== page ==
(Premasagar, July 31, 2005)
I was into meditation before it was cool.
Actually, I was into it long after it was cool. I was born in the early 80s, and in my late teens I came across the scattered and dishevelled remnants of the meditation boom of the 60s and 70s. In my university library I read dusty tomes of esoteric religious mysticism supplemented with time-capsule bits and pieces like Jack Kerouac’s crazy adventures, breathless enthusiasm over the scientific power of Transcendental Meditation, and erstwhile attempts to find a bridge between religions East and West through shared practice of the kinds of methods once ridiculed in Medieval Eastern Europe as “Omphaloskepsis”, the original “navel gazing”.
Meditation is cool again. Not The Beatles hanging out in India with the Maharishi in ’68 kind of cool, but the Paleo diet, Bikram yoga, gluten-free, activewear, corporate sociopath kind of cool. Meditation, with all its real and alleged benefits, has been building into a new mass-market panacea, sold to stress-conscious consumers and compliance-conscious corporations alike as the lowest common denominator of psychosomatic self-improvement. But the rise of meditation is not without its critics, and a recent New York Times opinion piece begging meditation evangelists to “end the madness” is just one instance of the push-back against mindfulness and meditation generally.
To tell the truth I was never “into” meditation in the literal sense. Various popular methods proved as tedious, tiring, and demoralising as they were openly admitted to be. That’s something apparently overlooked in the high tide of the “McMindfulness” fad: all forms of meditation, whether they focus on counting breaths, being mindful of one’s mental states, cultivating a sense of loving kindness, or discursively analysing metaphysical connundra, are known in their full religious contexts to be gruelling disciplines when undertaken in the proper spirit.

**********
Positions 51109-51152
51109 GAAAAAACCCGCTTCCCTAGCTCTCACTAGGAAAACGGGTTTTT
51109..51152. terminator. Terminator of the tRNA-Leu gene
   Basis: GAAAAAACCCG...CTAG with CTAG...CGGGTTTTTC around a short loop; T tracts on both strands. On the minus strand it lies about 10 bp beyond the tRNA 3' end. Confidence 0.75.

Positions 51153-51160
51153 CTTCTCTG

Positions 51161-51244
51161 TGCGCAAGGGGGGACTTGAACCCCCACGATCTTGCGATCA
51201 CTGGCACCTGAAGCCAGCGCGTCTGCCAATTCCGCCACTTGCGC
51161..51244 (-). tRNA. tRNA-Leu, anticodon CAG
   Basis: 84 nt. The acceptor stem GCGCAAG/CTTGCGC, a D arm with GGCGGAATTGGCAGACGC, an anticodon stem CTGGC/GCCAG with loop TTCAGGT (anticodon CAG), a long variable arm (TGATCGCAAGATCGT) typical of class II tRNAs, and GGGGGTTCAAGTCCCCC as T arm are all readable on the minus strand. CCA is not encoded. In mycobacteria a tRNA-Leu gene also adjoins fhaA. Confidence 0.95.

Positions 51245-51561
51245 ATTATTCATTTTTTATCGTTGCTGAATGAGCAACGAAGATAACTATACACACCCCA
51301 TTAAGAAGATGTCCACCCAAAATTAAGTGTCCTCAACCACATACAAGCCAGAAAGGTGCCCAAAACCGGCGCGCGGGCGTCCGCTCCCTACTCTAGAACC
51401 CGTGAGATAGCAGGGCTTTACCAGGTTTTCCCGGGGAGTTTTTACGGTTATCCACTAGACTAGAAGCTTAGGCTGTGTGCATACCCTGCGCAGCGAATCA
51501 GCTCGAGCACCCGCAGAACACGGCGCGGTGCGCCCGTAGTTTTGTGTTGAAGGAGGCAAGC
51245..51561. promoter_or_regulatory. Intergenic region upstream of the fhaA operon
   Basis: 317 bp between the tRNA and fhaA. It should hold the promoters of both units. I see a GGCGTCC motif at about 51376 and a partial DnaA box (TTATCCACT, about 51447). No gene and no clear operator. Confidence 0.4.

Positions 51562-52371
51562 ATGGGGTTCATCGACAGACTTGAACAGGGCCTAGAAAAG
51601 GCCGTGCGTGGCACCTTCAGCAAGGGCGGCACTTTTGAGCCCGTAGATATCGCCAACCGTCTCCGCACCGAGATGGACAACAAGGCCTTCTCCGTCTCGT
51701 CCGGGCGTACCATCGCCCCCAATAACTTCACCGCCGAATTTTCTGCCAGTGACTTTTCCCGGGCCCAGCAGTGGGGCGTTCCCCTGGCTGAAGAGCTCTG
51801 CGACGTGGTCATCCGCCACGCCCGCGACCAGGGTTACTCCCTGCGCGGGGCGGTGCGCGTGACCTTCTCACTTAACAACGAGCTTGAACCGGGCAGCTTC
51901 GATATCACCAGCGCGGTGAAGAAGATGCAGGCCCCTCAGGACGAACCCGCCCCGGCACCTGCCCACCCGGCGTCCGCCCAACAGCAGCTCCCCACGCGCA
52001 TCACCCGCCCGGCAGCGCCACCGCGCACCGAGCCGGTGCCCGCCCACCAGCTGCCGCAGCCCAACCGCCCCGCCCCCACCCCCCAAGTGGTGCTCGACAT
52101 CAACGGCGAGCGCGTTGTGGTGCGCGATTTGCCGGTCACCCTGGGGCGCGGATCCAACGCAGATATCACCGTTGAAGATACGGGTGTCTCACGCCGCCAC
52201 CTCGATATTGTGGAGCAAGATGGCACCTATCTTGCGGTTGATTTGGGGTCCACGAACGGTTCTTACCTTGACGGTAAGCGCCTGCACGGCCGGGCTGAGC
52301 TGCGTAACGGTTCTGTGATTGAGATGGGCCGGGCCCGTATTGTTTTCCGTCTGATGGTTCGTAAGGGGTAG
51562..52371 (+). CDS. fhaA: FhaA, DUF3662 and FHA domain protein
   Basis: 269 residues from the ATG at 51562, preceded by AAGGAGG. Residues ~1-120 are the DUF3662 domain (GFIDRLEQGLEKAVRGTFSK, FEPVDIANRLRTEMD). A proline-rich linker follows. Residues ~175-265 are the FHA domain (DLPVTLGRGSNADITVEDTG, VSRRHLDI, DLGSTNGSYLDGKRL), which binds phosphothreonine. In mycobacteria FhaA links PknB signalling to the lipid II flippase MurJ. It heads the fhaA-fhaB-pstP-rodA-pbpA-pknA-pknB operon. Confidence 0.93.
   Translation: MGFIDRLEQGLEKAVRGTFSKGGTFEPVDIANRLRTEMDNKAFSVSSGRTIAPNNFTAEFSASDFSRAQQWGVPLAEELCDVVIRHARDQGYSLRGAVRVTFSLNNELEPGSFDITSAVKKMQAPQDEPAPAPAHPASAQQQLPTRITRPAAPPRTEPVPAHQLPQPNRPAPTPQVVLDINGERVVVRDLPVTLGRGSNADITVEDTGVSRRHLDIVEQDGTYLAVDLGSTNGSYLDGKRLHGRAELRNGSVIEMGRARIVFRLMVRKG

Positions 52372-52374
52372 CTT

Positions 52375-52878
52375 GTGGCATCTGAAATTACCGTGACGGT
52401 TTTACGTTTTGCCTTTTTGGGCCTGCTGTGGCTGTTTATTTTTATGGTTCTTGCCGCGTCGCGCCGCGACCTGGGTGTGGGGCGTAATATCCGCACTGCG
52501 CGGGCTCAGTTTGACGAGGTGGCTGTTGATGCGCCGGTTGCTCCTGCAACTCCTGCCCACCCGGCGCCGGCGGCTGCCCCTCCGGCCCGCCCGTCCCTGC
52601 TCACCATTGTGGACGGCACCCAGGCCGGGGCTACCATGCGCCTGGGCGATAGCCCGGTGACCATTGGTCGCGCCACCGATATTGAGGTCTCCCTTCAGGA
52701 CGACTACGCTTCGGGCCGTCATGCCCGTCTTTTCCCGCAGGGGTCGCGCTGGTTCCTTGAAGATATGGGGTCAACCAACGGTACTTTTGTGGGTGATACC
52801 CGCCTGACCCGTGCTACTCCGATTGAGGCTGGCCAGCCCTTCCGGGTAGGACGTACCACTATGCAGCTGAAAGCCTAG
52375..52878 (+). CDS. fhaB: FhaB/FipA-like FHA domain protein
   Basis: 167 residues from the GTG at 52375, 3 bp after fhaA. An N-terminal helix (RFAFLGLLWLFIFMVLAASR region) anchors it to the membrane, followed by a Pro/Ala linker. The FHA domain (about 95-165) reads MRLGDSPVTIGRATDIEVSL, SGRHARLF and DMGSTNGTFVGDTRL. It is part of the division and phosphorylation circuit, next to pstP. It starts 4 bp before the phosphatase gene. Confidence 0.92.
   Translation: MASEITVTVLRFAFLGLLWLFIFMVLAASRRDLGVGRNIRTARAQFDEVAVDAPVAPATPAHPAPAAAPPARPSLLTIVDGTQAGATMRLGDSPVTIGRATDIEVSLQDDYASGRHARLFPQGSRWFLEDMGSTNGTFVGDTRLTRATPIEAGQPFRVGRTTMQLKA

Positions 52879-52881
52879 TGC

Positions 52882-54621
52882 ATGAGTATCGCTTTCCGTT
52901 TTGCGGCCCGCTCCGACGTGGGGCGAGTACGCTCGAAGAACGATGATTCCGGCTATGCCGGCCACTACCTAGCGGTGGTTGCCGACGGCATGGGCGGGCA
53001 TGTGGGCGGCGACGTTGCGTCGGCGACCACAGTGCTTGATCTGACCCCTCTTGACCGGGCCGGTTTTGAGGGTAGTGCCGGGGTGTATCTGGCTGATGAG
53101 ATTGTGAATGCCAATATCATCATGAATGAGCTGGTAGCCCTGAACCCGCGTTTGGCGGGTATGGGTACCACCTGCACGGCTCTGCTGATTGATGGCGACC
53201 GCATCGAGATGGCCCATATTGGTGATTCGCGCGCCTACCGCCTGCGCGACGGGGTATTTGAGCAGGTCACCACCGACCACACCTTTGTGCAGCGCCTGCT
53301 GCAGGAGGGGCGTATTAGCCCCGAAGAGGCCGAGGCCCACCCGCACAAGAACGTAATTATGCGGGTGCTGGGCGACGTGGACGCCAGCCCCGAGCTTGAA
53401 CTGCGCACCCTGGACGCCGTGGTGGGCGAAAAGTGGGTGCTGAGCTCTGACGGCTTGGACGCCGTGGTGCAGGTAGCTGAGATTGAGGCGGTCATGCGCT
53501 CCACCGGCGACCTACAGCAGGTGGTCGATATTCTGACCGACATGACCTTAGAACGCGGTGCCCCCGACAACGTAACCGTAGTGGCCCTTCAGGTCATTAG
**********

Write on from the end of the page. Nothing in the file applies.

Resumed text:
The proper spirit is precisely what has been lost amidst the growing popularity of meditation and mindfulness. Buddhists are increasingly critical of the “non-judgmental” stance injected into mindfulness programs by corporations keen to harness meditation’s cool self-improvement vibe without touching on any of the awkward ethical stuff that goes with it. At last year’s Wisdom 2.0 conference in San Francisco, Google representatives’ “3 Steps to Build Corporate Mindfulness the Google Way,” presentation was interrupted by a Buddhist protest:
The activists jumped onto the stage to chant, “Wisdom means stop displacement! Wisdom means stop surveillance!” They claimed that “Google should not be speaking as experts on mindfulness, when they’re playing a role in displacement, privatization of public assets, for-profit surveillance, profiling, policing, and targeting of activist communities.”